“The EEOC brought this action to obtain all appropriate remedies for these victims,” said Spencer H. Lewis, Jr., director of the EEOC’s New York District Office. “Companies need to understand that they must be vigilant about protecting its employees from harassment.”
EEOC Senior Trial Attorney Adela Santos added, “The EEOC takes allegations of sexual harassment very seriously, especially when the employees being harassed are teens. For many of these employees, this is their first job and they don’t know how to complain, especially when the harasser is their manager.”
The EEOC is responsible for enforcing federal laws against employment discrimination. Further information is available at

Diversity in Iowa

The Chronicle of Higher Education
November 25, 2009

By David Evans
The other day, I was at a meeting of the chief academic officers from institutions affiliated with the Iowa Association of Independent Colleges and Universities. IAICU serves as the consolidated voice of Iowa's private institutions (almost all of which are active members) in state and national governmental affairs, and as a clearinghouse for information-sharing and other activities that serve the common interests of those institutions.For the last two years, we've been discussing how to increase the diversity of our faculty at IAICU institutions. For many reasons, this is a very tall challenge. Most importantly, Iowa has a reputation for being not very diverse, and therefore perhaps not very welcoming to people who do not have a European-American heritage and ethnicity. In addition, most of the private institutions in Iowa are, like mine, relatively small and teaching-oriented, with all the advantages and disadvantages that status entails in terms of faculty recruitment.For IAICU institutions, then, there are a couple of major challenges. On the overall reputation of Iowa, there's not a tremendous amount 30 or so small private colleges can do, though we certainly can try harder to show the positive realities of Iowa life for all kinds of people. Iowa is, in fact, rapidly diversifying, aided by a low cost of living and, believe it or not, relatively favorable business and employment conditions. The development of substantially more attractive cities also helps: Des Moines, for instance, has in the past 20 years enjoyed a tremendous renaissance, as had Cedar Rapids prior to last year's floods. Iowa City has always been a terrific university town. Buena Vista University's own home, Storm Lake, is quickly heading towards minority-white status, which is making us an interesting laboratory for a diversifying Iowa, as described in Richard Longworth's recent book, Caught in the Middle (Bloomsbury USA, 2008).

Full Story:

Thursday, November 26, 2009

From Footnote to Fame in Civil Rights History

The New York Times
November 26, 2009

On that supercharged day in 1955, when Rosa Parks refused to give up her bus seat to a white passenger in Montgomery, Ala., she rode her way into history books, credited with helping to ignite the civil rights movement.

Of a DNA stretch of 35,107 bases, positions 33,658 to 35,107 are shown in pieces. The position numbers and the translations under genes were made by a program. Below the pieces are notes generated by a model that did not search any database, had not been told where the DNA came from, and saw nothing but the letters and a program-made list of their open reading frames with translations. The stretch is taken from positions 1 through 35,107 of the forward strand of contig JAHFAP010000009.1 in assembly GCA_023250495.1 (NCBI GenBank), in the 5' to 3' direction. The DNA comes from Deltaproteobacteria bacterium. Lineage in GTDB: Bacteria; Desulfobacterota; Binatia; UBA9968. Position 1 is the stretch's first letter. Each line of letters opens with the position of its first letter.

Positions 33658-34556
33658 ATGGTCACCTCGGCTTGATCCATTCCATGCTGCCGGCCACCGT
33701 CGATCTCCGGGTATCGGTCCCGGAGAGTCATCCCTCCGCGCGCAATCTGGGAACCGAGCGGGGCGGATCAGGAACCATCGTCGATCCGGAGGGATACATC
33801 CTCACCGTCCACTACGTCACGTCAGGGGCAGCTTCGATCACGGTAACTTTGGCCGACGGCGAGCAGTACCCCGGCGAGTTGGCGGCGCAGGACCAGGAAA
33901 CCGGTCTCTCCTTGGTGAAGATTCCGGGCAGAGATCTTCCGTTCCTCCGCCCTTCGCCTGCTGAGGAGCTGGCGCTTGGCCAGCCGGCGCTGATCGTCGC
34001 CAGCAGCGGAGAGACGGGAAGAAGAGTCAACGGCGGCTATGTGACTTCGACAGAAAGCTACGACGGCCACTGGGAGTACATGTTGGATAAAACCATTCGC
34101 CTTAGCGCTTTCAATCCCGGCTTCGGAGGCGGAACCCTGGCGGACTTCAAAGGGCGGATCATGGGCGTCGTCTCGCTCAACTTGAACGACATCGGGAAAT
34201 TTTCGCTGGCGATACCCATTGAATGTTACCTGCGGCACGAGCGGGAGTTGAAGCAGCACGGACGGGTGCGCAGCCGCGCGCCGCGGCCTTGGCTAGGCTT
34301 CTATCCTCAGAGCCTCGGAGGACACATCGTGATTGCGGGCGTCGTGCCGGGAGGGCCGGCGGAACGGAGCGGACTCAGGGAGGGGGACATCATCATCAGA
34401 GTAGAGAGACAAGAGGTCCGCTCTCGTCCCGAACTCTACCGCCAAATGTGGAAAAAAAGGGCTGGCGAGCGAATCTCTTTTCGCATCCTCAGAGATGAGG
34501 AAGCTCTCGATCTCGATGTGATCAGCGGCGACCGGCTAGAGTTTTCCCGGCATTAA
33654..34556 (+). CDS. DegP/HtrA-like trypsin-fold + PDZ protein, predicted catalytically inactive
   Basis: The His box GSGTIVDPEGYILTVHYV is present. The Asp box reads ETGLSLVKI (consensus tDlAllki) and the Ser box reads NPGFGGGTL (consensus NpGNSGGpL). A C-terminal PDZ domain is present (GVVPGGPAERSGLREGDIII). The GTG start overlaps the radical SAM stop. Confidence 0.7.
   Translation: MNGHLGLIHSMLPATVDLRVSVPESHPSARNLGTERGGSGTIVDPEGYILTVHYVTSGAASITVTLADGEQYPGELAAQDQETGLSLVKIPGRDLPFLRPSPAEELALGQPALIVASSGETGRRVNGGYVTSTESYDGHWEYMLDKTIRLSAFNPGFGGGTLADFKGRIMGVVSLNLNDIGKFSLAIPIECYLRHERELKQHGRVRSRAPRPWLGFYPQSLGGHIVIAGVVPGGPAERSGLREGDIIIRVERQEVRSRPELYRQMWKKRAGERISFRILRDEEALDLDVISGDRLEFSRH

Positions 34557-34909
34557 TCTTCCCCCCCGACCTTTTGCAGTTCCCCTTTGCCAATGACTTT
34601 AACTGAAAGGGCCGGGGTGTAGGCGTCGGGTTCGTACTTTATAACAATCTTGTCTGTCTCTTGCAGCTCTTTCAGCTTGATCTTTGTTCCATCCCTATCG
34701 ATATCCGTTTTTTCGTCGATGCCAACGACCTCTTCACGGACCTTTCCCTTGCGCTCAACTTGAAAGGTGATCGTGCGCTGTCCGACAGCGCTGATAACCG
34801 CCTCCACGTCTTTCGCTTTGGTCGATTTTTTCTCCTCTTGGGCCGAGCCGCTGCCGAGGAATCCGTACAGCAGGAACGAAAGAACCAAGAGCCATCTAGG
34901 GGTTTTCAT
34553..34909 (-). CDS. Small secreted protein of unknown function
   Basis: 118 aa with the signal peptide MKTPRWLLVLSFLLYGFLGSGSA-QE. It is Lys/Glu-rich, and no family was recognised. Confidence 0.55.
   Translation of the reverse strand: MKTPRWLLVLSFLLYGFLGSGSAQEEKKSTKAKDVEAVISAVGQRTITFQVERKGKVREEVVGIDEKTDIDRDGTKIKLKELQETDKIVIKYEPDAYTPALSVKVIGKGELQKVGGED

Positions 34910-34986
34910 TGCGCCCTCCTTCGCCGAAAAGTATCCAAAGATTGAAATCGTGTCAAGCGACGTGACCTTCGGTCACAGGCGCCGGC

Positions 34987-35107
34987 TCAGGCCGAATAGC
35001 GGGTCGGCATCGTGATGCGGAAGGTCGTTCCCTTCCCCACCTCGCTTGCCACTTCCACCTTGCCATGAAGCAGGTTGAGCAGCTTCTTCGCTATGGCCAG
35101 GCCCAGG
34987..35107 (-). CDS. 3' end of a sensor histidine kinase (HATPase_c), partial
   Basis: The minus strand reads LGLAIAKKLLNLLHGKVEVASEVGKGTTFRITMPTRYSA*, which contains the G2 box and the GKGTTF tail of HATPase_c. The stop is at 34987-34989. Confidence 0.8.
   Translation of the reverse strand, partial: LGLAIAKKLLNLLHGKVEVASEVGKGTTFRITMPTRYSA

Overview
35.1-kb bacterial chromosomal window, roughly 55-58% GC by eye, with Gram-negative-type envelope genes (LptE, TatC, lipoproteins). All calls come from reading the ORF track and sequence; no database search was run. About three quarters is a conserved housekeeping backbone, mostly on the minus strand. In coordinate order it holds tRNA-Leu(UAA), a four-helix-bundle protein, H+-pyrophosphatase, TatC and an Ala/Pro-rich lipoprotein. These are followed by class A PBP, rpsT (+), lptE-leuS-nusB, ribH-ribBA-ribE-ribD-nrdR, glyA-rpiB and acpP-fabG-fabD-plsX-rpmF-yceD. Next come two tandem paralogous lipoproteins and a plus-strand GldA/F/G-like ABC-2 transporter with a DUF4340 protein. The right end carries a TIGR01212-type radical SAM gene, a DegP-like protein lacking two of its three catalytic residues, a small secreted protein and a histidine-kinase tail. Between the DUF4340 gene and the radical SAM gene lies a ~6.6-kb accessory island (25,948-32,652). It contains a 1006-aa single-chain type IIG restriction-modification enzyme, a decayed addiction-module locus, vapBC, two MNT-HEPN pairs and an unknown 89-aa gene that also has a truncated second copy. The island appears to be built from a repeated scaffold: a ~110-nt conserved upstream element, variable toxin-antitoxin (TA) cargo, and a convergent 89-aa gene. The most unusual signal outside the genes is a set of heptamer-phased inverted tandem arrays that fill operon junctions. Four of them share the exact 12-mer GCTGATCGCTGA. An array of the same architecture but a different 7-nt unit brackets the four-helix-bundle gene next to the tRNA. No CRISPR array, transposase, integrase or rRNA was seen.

But there was another woman, named Claudette Colvin, who refused to be treated like a substandard citizen on one of those Montgomery buses — and she did it nine months before Mrs. Parks. The Rev. Dr. Martin Luther King Jr. made his political debut fighting her arrest. Moreover, she was the star witness in the legal case that eventually forced bus desegregation.
Yet instead of being celebrated, Ms. Colvin has lived unheralded in the Bronx for decades, initially cast off by black leaders who feared she was not the right face for their battle, according to a new book that has plucked her from obscurity.
Last week Phillip Hoose won the National Book Award for Young People’s Literature for “Claudette Colvin: Twice Toward Justice,” published by Farrar, Straus & Giroux. The honor sent the little-selling title shooting up 500 spots on’s sales list and immediately thrust Ms. Colvin, 70, back into the cultural conversation.

Full Story:
Buy "Claudette Colvin: Twice Toward Justice" at the AAAA Bookstore

Wednesday, November 25, 2009

New Haven firefighters in discrimination case get promotions
November 25, 2009 2:05 p.m. EST

(CNN) -- The city of New Haven, Connecticut, will promote 14 firefighters who were involved in a workplace discrimination case that worked its way to the U.S. Supreme Court.
The firefighters were among the New Haven 20 -- one Hispanic and 19 white firefighters -- who fought the city after it threw out the results of a 2003 firefighter promotion exam that left too few minorities qualified for promotions.
A U.S. District Court issued a judgment finding the city violated the civil rights of a group of the white firefighters when it threw out the exams in 2004, according to Jessica Mayorga, city spokeswoman. The Tuesday decision follows a court action by seven black New Haven firefighters seeking to delay the promotions.
"Yesterday, the court entered an order that provides the City of New Haven with the legal sanction necessary to move forward and promote the fourteen plaintiffs in the Ricci case entitled to promotions," the city said in a statement. "As a result, we intend to do so as soon as practicable."